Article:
max, min | Function |

**Syntax****max**&rest reals^{+}→ max-real**min**&rest reals^{+}→ min-real**Arguments and Values**`real`— a*real*.`max-real`,`min-real`— a*real*.**Description****max**returns the`real`that is greatest (closest to positive infinity).**min**returns the`real`that is least (closest to negative infinity).For

**max**, the implementation has the choice of returning the largest argument as is or applying the rules of floating-point*contagion*, taking all the arguments into consideration for*contagion*purposes. Also, if one or more of the arguments are**=**, then any one of them may be chosen as the value to return. For example, if the`reals`are a mixture of*rationals*and*floats*, and the largest argument is a*rational*, then the implementation is free to produce either that*rational*or its*float*approximation; if the largest argument is a*float*of a smaller format than the largest format of any*float*argument, then the implementation is free to return the argument in its given format or expanded to the larger format. Similar remarks apply to**min**(replacing “largest argument” by “smallest argument”).**Examples**(max 3) → 3 (min 3) → 3 (max 6 12) → 12 (min 6 12) → 6 (max -6 -12) → -6 (min -6 -12) → -12 (max 1 3 2 -7) → 3 (min 1 3 2 -7) → -7 (max -2 3 0 7) → 7 (min -2 3 0 7) → -2 (max 5.0 2) → 5.0 (min 5.0 2) → 2 or → 2.0 (max 3.0 7 1) → 7 or → 7.0 (min 3.0 7 1) → 1 or → 1.0 (max 1.0s0 7.0d0) → 7.0d0 (min 1.0s0 7.0d0) → 1.0s0 or → 1.0d0 (max 3 1 1.0s0 1.0d0) → 3 or → 3.0d0 (min 3 1 1.0s0 1.0d0) → 1 or → 1.0s0 or → 1.0d0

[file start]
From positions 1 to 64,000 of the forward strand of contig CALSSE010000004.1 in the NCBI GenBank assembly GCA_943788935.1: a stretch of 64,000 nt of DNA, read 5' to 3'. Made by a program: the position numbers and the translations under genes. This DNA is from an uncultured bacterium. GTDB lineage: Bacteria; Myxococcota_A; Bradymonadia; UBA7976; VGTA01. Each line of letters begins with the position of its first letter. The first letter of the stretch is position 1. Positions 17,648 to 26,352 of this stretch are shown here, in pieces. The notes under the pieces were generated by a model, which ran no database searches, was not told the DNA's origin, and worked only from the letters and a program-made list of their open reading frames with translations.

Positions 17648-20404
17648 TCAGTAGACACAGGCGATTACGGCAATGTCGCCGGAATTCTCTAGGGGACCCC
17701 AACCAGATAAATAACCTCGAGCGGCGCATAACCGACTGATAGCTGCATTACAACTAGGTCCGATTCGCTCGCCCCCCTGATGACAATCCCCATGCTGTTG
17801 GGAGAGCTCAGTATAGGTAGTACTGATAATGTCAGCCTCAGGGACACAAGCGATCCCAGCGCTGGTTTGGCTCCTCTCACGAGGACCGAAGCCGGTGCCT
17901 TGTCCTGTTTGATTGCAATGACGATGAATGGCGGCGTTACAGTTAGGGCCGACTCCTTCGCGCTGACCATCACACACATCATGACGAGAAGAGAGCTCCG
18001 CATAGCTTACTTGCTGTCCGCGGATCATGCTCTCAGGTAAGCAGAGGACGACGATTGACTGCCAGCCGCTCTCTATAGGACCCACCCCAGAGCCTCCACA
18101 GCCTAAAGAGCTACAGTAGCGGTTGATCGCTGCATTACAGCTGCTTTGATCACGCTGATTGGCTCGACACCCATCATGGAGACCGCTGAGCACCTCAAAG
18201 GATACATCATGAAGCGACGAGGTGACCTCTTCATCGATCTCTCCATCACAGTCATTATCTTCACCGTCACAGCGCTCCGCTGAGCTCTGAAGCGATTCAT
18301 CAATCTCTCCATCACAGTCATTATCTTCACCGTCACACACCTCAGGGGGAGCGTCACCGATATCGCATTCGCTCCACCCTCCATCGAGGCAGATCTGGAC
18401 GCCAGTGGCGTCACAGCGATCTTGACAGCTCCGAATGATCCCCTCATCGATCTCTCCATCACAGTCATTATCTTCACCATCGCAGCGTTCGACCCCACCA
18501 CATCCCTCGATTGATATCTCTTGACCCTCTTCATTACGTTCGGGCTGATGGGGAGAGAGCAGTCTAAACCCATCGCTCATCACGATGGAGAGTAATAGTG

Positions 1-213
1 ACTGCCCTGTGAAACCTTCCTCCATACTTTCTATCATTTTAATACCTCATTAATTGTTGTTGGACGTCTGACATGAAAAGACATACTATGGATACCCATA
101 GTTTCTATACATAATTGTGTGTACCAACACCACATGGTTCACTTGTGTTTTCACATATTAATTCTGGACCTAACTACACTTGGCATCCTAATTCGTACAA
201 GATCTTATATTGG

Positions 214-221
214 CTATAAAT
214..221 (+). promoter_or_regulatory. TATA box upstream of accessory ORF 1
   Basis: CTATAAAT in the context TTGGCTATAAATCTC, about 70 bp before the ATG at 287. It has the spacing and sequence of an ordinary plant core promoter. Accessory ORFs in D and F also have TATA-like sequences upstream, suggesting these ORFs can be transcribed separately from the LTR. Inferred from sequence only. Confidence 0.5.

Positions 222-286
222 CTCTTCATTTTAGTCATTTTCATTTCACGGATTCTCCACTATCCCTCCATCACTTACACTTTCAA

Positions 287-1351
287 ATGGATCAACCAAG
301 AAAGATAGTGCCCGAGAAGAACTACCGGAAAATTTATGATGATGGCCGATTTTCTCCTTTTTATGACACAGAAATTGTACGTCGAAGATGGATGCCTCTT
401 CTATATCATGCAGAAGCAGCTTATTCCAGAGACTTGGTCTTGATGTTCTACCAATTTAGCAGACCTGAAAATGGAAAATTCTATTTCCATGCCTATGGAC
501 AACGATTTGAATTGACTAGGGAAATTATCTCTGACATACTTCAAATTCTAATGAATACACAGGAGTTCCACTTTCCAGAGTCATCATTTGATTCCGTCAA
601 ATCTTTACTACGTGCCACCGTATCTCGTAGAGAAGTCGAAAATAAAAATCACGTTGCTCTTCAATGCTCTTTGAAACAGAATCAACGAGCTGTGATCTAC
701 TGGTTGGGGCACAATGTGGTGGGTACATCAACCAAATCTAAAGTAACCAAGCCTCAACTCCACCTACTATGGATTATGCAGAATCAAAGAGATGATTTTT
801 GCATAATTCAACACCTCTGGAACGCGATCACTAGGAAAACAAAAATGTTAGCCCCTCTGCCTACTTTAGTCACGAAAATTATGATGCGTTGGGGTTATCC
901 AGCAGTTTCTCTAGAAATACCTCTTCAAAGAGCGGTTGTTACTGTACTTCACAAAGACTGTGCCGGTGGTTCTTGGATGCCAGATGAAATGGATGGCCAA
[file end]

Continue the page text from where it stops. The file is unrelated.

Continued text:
**Exceptional Situations**Should signal an error of

*type***type-error**if any`number`is not a*real*.